Tuesday, 18 January 2011

The Kenya Summit

Kenya is vibrant. A new constitution has restored international confidence in the country's stability, and with a Government committed to pro-market reforms, Kenya looks poised to forge ahead as the region's undisputed economic motor. The country's banks, hotels and services far outperform those of neighbouring Tanzania and Uganda, big road-building projects are under way and mobile phone penetration is the highest in the region, all of which make Kenya an appealing environment for international investors.

Yet the country remains a challenging environment in which to do business. Corruption presents major problems, Nairobi remains chaotic despite improvements in infrastructure, and business productivity is still seriously constrained by a skills deficit.

Economist Conferences' Kenya Summit will bring the country's leaders face-to-face with an audience of international investors and senior business executives for one day of frank analysis of the challenges facing the country as it seeks to develop its industrial potential.

In discussions led by The Economist, the questions at the top of existing and potential investors' minds will be tackled, and the policy plans of the Government will be scrutinised. Also, answers will be sought from those responsible for delivering the comprehensive reforms programme which the country needs.

Information on The Economist Debate which took place in Nairobi, Kenya in October 2010 can be accessed here.

For more information the person to contact is Karen Levent, Marketing Manager at karenlevent@economist.com

Taken from here.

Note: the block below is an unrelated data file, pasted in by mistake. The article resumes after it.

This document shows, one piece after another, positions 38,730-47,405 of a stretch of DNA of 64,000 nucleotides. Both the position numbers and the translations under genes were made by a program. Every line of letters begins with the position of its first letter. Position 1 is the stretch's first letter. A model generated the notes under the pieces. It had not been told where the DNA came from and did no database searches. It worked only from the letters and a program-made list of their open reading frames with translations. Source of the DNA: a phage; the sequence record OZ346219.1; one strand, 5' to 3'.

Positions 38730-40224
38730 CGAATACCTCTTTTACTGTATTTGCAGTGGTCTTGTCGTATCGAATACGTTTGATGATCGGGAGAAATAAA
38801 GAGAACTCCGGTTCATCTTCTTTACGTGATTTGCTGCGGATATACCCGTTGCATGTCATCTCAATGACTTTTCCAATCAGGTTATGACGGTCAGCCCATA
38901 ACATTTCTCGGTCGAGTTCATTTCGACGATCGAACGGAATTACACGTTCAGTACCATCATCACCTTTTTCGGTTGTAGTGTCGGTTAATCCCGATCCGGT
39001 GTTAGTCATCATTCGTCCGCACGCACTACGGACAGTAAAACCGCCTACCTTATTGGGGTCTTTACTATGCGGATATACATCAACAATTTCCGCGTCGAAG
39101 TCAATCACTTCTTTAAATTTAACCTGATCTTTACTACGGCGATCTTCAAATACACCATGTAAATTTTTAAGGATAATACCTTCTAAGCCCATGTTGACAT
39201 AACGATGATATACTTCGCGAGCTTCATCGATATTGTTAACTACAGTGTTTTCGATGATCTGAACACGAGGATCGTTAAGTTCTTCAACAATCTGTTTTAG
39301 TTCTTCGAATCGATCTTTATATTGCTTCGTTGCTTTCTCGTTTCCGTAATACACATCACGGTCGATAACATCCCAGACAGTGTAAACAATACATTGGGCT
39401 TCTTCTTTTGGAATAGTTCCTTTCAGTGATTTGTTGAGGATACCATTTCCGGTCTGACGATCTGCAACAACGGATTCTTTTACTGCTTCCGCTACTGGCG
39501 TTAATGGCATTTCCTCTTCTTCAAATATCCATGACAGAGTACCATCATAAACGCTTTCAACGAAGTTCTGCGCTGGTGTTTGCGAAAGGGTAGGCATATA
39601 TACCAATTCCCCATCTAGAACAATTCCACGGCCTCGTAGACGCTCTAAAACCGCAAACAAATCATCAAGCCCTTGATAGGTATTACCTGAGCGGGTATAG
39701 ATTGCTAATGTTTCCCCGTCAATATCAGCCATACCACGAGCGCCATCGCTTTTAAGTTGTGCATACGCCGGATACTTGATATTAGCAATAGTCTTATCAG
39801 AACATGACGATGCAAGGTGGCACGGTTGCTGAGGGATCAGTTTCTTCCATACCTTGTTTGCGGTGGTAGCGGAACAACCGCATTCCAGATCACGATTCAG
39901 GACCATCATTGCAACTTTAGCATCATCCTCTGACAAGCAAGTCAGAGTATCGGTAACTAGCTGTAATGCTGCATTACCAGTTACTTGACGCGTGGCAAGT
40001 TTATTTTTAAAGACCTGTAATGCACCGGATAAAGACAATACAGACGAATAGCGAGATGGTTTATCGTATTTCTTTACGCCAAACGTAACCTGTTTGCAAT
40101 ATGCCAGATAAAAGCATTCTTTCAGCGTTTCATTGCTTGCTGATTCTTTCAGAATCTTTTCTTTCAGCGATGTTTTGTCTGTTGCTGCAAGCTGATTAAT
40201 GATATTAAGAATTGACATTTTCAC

Wednesday, 12 January 2011

Hiatus..

Hello everyone, there has definitely been a break or interruption in the continuity of this blog. Please bear with me. I will be back soon. Cheers..


Anengiyefa

Thursday, 6 January 2011

One per cent of Ghanaians are gay or lesbian..

More than 200,000 people or one percent of Ghana's adult population regard themselves as gay or lesbian according to a study. The data has been collected by the Ghana Household Survey (GHS).

100,000 individual respondents to the survey provided the biggest pool of Ghana social data after the national census, the statistics service said.

95 per cent of adults identify themselves as heterosexual/straight, while just one percent of adults see themselves as gay or lesbian. Another 0.5 per cent of adults said they are bisexual and a similar proportion described their sexuality as 'other'. Just under 3 per cent of adults responded "don't know" or refused to answer the question. Fewer than one per cent of respondents provided no response.

The highest proportion of adults who identified as gay, lesbian or bisexual were in Accra, Takoradi and Kumasi with the lowest found in Tamale.

Taken from here.
For more on homosexuality in Ghana click here.

Wednesday, 5 January 2011